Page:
No author when asked about his book says, “It’s about some guy …” Our novels are about people who, although fictional, are real. If you like flat, two-dimensional characters, then read Rudy Anaya. But if you would like to creative interesting and compelling people, there are 7 things your main character needs.
Everybody wants something. What a person wants factors into their choices made. Literary characters cannot be different. What our hero desires is almost what defines that person. David Copperfield wanted a wife. Henry Sutpen wanted a big house. No writer can obey the precept, “Show, don’t tell,” if a character’s actions are not anchored to his desire.
Something needs to get in your heroes way and keep him from getting what he wants. If not, the main character succeeds in the first chapter, and your novel becomes a short story. The bigger the obstacle, the greater the tension, and the greater the tension, the more interesting your book is. The page-turner, the book someone can’t put down contains greater tension because of higher obstacles.
Nobody’s perfect. In fact, a perfect hero is boring. His challenges end up being no challenge at all. Flaws make your main characters real. Flaws may be thought of as internal obstacles. There may be plenty of things that keep your hero from getting what he wants, but one of them has to be himself.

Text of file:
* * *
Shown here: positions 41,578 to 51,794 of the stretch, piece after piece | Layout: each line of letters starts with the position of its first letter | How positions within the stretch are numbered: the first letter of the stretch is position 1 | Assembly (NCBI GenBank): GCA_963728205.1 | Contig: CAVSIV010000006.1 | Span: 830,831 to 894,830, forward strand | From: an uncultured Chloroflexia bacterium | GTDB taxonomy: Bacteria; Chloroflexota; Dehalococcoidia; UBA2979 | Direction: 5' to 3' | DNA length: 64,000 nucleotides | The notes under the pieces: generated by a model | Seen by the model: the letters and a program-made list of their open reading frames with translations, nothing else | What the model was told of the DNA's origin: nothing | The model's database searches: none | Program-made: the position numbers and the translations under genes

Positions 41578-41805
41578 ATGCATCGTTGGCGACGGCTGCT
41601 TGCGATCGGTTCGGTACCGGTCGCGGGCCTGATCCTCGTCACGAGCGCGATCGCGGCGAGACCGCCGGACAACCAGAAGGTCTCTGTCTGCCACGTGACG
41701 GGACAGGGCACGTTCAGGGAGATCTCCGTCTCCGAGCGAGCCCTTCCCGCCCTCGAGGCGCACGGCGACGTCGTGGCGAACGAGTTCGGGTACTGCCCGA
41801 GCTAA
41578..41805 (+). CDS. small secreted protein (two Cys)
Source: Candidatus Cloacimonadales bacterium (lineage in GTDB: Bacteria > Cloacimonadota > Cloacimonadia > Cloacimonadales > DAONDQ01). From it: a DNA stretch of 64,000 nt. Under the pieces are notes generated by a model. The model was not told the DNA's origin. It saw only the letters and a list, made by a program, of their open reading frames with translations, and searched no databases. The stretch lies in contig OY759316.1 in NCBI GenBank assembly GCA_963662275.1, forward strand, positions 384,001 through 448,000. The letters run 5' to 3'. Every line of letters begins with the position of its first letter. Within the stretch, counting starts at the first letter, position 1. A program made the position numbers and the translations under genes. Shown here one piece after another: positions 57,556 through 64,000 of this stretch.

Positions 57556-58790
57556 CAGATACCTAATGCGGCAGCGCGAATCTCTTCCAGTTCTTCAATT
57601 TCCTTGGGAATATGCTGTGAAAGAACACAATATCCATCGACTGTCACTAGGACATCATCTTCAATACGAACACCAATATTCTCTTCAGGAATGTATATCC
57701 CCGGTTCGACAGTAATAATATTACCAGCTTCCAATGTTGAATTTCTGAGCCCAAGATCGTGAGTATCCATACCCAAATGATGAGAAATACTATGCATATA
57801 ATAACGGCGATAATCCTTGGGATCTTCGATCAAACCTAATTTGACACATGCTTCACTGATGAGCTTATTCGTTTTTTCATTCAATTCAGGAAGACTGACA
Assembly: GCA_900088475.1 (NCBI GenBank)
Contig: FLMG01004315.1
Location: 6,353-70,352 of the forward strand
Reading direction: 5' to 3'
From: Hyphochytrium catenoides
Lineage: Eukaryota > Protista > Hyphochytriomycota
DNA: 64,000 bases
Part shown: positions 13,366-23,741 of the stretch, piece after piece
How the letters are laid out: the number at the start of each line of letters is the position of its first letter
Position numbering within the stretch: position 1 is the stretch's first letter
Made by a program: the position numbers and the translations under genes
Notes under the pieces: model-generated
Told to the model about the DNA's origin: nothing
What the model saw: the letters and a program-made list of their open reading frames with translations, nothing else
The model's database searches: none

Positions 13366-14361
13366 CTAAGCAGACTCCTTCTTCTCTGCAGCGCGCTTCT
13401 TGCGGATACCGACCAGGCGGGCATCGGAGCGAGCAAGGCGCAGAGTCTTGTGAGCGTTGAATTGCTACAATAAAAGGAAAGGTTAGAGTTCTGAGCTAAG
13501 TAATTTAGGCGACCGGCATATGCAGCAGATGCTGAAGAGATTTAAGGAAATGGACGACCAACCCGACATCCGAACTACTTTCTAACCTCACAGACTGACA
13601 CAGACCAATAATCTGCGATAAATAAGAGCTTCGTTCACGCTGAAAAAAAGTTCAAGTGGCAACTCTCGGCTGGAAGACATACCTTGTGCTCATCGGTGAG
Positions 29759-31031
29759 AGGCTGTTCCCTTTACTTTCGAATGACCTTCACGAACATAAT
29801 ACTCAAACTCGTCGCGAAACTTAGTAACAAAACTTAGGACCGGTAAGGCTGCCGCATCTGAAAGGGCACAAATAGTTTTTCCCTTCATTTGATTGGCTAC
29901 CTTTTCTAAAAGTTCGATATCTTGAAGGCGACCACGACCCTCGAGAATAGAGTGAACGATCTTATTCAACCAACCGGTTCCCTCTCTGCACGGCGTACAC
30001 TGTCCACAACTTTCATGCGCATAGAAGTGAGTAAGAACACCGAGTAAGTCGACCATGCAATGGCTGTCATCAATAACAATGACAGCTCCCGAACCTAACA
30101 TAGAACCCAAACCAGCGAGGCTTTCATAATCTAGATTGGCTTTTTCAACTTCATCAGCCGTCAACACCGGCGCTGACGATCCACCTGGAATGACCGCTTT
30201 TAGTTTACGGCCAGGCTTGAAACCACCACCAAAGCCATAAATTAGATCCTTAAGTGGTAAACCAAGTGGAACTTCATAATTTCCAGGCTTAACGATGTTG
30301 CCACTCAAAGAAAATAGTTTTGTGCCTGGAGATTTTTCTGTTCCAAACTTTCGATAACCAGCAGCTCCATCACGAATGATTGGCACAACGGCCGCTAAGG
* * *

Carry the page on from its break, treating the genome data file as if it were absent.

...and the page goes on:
People are people, which means we’re all the same and we’re all different. Our characters must be as individualistic as we can make them or they will be boring. What we want, what we do, what we say, and so many other things go into making a unique main character. Plain and indistinctive heroes are found in books that aren’t read.
One special obstacle is the villain. He can want the same thing as our hero or he can want our hero to not get what he wants. Possibly our antagonists acts in some way that is determines what out main character wants. A good example of this is the typical vengeance tale. Our villains, like our heroes, need to be individuals. A little bit of humanity or even sympathy makes them more intriguing.
This life is hard, and we all need a friend once in a while. Your main character can benefit from a Yoda or a Merlin. It doesn’t even need to be a mentor-type, or someone older. It may be a good friend who is there for encouragement or inspiration. They may teach something or give a gift that somehow helps your hero.
Just as your hero needs angles, so is he in need of demons, as well. He may not want them, but he needs them – for the story’s sake. Different from your antagonist, and more like a foil to your angels, a main character’s demons may tell him he can’t get what he wants. This may be a very well intentioned friend, or someone looking out for the welfare of the hero, as incorrect or misguided as they may be.
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